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How Adityanath became a Ram temple warrior

Uttar Pradesh chief minister Yogi Aditynath’s entry into the Ram temple movement started at the Gorakhnath Mutt, which he joined soon after the Babri Masjid demolition.

india Updated: Dec 06, 2017 17:56 IST
Rajesh Kumar Singh
Karsevaks atop the Babri Masjid in December 1992.
Karsevaks atop the Babri Masjid in December 1992. (File photo)

The events of 1992 left an indelible impression on Uttar Pradesh chief minister, Yogi Adityanath, who had just graduated from college at the time. Even today, he closely identifies with the movement to build a Ram temple in Ayodhya.

Adityanath graduated with a B.Sc degree from Hemwati Nandan Bahuguna Garhwal University in the summer of 1992, the year thousands of kar sevaks or supporters of the Vishwa Hindu Parishad (VHP) razed the Babri Masjid, which many Hindus believe was built on top of the birthplace of god Ram.

The destruction unleashed some of the deadliest religious riots across India since Independence, killing more than 1,000 people.

It was during that turbulent period that Adityanath visited Gorakhnath Mutt, an influential shrine in Gorakhpur headed by chief priest Mahant Avaidyanath, who went on to become the young man’s mentor, guru and adopted father.

“Mahantji organised a march from Sitamarhi in Bihar to Ayodhya for the Ram temple. He asked people to vote for that party or leader who supported construction of the temple,” said Ram Kumar Tiwari, a schoolteacher in Gorakhpur.

The Mahant called meetings of the Sri Ram Janmabhoomi Mukti Yagya Samiti, an organisation he headed. Leaders of the Vishva Hindu Parishad, Bajrang Dal, Hindu Mahasabha and sadhus of Ayodhya were invited to these conclaves.

It was Adityanath’s job to organise these meetings, and he was good at it.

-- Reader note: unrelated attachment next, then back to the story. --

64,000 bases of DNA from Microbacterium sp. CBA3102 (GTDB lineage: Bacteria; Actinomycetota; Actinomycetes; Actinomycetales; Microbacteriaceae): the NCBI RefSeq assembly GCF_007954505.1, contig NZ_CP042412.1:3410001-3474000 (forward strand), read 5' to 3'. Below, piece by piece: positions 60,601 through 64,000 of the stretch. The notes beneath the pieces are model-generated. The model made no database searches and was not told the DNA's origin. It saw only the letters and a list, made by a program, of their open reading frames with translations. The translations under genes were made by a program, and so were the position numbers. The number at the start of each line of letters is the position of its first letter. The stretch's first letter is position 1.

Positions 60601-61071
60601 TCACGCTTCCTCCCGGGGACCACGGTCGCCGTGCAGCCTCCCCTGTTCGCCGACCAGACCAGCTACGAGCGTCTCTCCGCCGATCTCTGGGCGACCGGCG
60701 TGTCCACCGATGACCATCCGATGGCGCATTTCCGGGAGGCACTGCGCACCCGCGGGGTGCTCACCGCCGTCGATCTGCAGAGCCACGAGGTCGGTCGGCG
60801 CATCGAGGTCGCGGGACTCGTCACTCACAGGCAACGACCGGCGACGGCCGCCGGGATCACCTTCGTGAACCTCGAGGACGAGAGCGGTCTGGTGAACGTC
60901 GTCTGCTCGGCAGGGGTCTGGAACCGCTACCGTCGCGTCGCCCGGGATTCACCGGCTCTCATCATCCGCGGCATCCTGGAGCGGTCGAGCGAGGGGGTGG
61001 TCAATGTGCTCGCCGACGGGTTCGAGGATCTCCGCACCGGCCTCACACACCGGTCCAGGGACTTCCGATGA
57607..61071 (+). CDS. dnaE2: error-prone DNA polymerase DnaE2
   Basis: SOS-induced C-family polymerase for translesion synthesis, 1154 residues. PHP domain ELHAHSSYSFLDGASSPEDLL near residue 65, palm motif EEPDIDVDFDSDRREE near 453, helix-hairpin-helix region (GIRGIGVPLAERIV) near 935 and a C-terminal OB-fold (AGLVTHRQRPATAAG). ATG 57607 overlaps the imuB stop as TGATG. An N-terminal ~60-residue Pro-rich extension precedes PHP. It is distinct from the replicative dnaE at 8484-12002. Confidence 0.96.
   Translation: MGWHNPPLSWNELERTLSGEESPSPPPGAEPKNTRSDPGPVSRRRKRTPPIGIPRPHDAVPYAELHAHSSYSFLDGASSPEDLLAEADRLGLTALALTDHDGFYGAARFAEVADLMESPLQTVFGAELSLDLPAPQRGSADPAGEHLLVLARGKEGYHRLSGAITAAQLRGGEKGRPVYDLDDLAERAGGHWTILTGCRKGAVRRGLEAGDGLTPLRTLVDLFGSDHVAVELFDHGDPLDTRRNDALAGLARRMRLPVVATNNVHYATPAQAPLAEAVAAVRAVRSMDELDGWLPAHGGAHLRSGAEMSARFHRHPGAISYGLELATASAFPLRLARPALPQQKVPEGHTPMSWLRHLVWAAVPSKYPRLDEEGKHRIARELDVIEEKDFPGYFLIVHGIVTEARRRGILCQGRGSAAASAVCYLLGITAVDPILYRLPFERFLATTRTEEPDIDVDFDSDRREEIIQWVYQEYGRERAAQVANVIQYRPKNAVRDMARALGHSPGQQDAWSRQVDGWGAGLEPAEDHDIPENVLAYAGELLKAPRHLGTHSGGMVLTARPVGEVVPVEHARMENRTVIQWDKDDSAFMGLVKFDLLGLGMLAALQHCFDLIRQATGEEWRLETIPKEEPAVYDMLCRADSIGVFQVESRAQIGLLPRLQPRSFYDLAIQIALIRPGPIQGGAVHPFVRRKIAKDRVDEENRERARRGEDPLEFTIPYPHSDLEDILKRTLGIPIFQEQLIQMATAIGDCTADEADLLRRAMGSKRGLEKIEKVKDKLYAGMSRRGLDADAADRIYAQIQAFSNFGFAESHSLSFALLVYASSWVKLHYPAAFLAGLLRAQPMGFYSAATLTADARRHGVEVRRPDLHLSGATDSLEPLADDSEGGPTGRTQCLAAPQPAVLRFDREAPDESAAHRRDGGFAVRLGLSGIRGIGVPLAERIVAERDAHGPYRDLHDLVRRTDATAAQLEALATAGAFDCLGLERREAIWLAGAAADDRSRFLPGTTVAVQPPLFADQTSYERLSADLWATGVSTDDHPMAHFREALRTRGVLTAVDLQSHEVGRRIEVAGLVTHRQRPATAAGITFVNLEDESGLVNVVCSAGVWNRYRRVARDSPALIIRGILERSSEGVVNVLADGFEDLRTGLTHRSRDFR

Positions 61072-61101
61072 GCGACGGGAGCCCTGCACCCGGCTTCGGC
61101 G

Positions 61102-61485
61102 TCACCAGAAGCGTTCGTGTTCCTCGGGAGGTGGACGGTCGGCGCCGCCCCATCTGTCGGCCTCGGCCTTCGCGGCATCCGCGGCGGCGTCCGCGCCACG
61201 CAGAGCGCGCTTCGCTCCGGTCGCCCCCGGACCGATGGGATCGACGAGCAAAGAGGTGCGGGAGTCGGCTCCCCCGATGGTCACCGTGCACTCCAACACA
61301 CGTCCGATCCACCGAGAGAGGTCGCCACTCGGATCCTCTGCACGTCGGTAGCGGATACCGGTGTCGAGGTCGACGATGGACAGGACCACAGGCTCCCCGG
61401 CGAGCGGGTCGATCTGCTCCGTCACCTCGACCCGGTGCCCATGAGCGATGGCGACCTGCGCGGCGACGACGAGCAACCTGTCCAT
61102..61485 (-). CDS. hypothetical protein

Impressed, the Mahant appointed Aditynath as his successor in 1996. Two years later, the Mahant announced that the Gorakhpur parliamentary seat, which he had represented for four terms, would now be contested by Adityanath.

Adityanath went on to win the seat for five terms.

Through this period, Adityanath kept the cause (of the temple) alive, organising a Virat Hindu Mahasammelan (in 2006), and similar gatherings. All told, representatives of 970 Hindu organisations and 10,000 sadhus were invited to these meetings, said Kamalnath, a priest at Gorakhnath Mutt.

These meetings were aimed at mobilising Hindus. Adityanath also spoke about the Ram temple in Parliament . He revived the defunct Hindu Mahasabha in eastern UP and launched the Hindu Yuva Vahini to galvanise young people to the movement.

The saffron-clad, priest-politician established himself as a firebrand Hindu leader. He championed for the temple, a uniform civil code in India, and a blanket ban on cow slaughter.

Earlier this year, he was his party’s surprise-choice to head the BJP-led government in Uttar Pradesh, India’s most populous and politically crucial state.

In May, he became the first Uttar Pradesh chief minister to visit Ayodhya in 15 years. He has visited the town four times since, offering prayers at the makeshift temple of Ram Lalla (Lord Ram as an infant) at the disputed 2.7-acre site; declared Ayodhya a municipal corporation; and organised a grand Diwali festival there.

The state’s BJP government also announced plans to build a 100-feet-tall statue of Ram on the Saryu riverbank.

Adityanath said at the Hindustan Times Leadership Summit on 1 December that while everyone should wait for the court ‘s verdict on the Ayodhya dispute, he would like to see things settled through consensus, and, indeed, would be happy to help if all parties involved in the dispute “reach a consensus”.

It would be interesting if that were to happen. When public support for the Ram temple was waning in 1997-98, the Mahant had told a gathering of sadhus: “my disciple will give impetus to the movement and fulfil my dream”.